From Ohmygov (by way of LibraryStuff), Bill would ban free publication of taxpayer funded research
On February 3rd, Representative John R. Conyers (MI-14) introduced H.R. 801, a bill also known as the Fair Copyright in Research Works Act.
According to the Congressional Record summary of the bill (as of 2/3/09), The Fair Copyright in Research Works Act:
prohibits any federal agency from imposing any condition, in connection with a funding agreement, that requires the transfer or license to or for a federal agency, or requires the absence or abandonment, of specified exclusive rights of a copyright owner in an extrinsic work.
Prohibits any federal agency from: (1) imposing, as a condition of a funding agreement, the waiver of, or assent to, any such prohibition; or (2) asserting any rights in material developed under any funding agreement that restrain or limit the acquisition or exercise of copyright rights in an extrinsic work.
Defines “funding agreement” as any contract, grant, or other agreement entered into between a federal agency and any person under which funds are provided by a federal agency for the performance of experimental, developmental, or research activities.
Defines “extrinsic work” as any work, other than a work of the U.S. government, that is related to a funding agreement and is also funded in substantial part by, or results from a meaningful added value contributed by, one or more nonfederal entities that are not a party to the funding agreement.”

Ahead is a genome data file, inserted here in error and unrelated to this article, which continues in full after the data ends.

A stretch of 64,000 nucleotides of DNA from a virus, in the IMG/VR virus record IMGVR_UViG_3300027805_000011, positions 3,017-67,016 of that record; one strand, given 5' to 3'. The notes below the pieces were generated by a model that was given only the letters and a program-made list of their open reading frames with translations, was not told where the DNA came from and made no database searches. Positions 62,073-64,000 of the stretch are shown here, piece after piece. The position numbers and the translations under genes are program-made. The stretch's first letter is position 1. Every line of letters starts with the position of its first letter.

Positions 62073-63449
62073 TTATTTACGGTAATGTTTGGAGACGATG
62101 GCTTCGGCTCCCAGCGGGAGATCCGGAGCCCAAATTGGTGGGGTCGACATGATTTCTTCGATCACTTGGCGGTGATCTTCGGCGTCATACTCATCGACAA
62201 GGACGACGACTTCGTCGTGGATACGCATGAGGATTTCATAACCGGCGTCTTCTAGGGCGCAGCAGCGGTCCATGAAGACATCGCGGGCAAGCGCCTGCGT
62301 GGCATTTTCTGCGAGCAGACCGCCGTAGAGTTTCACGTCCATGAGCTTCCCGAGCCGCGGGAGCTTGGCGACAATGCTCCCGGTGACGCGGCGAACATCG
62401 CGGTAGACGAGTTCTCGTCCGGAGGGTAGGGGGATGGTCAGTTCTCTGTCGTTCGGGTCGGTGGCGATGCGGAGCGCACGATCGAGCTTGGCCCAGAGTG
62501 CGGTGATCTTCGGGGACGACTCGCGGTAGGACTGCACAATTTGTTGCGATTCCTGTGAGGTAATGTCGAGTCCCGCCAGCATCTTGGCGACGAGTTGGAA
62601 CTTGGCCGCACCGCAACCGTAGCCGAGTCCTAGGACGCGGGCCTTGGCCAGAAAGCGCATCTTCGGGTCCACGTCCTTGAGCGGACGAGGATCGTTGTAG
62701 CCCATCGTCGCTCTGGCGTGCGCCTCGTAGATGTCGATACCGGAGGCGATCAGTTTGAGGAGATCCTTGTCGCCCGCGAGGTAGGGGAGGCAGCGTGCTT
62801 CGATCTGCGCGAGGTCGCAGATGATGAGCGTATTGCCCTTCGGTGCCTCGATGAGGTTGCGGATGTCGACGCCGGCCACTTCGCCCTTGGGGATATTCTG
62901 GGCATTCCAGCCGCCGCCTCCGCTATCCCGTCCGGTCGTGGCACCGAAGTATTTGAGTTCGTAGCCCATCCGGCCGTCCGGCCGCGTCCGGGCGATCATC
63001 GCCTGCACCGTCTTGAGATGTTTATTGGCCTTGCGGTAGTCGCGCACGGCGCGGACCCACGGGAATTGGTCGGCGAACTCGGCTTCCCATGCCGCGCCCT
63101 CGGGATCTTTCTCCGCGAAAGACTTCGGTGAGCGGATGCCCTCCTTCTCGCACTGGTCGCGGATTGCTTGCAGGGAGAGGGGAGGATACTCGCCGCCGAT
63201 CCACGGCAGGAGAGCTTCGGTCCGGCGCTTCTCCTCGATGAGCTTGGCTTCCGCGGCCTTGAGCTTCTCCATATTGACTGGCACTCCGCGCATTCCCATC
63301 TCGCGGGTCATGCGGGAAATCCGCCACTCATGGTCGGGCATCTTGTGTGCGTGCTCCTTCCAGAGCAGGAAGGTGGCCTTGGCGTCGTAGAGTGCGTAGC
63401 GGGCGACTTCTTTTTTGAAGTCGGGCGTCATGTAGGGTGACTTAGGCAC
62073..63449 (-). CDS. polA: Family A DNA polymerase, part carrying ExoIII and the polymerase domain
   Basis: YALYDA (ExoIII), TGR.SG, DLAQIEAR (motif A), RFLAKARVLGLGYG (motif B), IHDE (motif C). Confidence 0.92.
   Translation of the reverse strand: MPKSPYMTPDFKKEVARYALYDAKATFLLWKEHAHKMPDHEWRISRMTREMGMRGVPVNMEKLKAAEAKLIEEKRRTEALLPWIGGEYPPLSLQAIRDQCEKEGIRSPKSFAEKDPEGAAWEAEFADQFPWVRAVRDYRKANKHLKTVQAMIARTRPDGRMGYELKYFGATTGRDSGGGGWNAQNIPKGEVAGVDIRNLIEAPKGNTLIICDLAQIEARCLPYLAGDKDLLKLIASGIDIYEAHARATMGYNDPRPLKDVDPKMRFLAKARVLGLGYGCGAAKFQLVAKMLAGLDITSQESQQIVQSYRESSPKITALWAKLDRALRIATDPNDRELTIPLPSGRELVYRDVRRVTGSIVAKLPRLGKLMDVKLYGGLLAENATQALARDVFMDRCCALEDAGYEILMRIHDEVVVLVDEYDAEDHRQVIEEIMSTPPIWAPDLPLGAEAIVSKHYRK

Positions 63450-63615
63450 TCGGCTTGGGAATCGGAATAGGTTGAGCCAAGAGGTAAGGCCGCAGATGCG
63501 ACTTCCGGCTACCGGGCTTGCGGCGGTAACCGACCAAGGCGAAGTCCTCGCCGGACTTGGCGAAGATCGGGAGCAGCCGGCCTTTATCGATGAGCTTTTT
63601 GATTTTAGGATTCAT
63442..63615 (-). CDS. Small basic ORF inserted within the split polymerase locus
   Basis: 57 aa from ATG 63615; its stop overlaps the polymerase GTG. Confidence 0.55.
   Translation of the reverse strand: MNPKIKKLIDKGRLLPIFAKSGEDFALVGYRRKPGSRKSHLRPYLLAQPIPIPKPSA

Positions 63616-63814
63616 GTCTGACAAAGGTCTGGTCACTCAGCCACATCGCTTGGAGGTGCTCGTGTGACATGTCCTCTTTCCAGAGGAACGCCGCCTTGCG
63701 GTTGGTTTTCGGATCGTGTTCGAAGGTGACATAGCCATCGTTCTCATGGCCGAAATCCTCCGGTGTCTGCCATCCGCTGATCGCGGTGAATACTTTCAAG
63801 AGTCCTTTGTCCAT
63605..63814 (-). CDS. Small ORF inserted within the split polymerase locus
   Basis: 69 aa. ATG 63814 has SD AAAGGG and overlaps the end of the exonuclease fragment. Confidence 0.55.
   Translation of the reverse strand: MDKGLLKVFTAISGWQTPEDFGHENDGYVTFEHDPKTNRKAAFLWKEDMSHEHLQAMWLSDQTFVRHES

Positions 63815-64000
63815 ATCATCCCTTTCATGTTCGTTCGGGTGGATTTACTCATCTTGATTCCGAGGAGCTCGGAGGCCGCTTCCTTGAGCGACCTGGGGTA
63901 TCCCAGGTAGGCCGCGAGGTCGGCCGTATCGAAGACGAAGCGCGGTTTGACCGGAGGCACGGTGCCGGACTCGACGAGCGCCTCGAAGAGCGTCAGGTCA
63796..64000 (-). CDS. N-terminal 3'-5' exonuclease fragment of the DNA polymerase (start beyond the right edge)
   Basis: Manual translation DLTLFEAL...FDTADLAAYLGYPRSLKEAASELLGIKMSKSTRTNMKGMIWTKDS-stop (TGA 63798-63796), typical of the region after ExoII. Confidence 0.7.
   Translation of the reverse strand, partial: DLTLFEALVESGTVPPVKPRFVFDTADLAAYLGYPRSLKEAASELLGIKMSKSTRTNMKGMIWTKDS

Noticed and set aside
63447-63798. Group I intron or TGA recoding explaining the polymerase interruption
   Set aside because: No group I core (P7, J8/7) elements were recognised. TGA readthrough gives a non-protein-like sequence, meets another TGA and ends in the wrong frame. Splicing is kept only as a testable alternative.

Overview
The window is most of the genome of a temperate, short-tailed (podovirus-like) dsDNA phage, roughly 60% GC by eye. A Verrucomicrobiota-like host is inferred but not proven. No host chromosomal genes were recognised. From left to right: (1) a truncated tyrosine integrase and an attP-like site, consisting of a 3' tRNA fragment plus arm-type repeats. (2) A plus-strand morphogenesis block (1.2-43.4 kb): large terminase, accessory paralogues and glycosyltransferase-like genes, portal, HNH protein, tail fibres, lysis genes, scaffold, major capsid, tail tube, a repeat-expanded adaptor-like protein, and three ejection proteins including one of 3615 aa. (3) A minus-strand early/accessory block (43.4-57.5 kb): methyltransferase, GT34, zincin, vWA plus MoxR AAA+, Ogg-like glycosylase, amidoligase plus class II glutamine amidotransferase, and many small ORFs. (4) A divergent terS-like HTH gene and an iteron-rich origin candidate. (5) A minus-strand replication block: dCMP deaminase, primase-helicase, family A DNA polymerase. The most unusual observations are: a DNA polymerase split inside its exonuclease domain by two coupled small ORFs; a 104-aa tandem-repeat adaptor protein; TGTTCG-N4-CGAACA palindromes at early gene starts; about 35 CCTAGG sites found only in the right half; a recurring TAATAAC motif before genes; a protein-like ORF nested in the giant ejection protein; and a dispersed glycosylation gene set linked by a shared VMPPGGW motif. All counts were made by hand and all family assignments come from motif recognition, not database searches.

In sum, the bill would reverse the National Institute of Health (NIH) policy that allows government funded research to be easily available and accessible and copyright free. What is more disconcerting is that it would also extend to other governmental agencies from having similar open access policies. Theoretically if this were to pass, taxpayers who funded research in the first place would have to pay twice for the research: first to fund it and second to access it via a for-profit journal. Several associations, including the American Library Association, are against the bill.
For further reading, check out the Electronic Frontier Foundation‘s legislative analysis post “Open Access” Policies Threatened by Copyright Bill.
The Open Access News has been following this bill and providing viewpoints on it:
Novelist Richard Roberts slams the Conyers bill (3/23)
John Willinsky on the Conyers bill (3/23)